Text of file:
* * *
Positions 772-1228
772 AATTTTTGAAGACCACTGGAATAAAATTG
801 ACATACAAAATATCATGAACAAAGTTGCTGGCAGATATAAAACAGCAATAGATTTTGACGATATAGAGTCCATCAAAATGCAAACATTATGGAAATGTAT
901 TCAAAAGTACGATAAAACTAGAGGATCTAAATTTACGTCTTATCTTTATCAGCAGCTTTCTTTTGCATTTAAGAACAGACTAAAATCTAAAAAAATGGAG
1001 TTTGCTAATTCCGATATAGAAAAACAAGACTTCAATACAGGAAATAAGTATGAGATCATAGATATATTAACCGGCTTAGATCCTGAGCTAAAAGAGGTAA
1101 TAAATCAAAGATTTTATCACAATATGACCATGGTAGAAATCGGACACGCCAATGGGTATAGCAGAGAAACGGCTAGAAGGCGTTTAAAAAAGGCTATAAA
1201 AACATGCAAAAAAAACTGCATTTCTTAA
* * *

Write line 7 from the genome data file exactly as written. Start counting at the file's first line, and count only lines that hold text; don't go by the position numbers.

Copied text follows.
1201 AACATGCAAAAAAAACTGCATTTCTTAA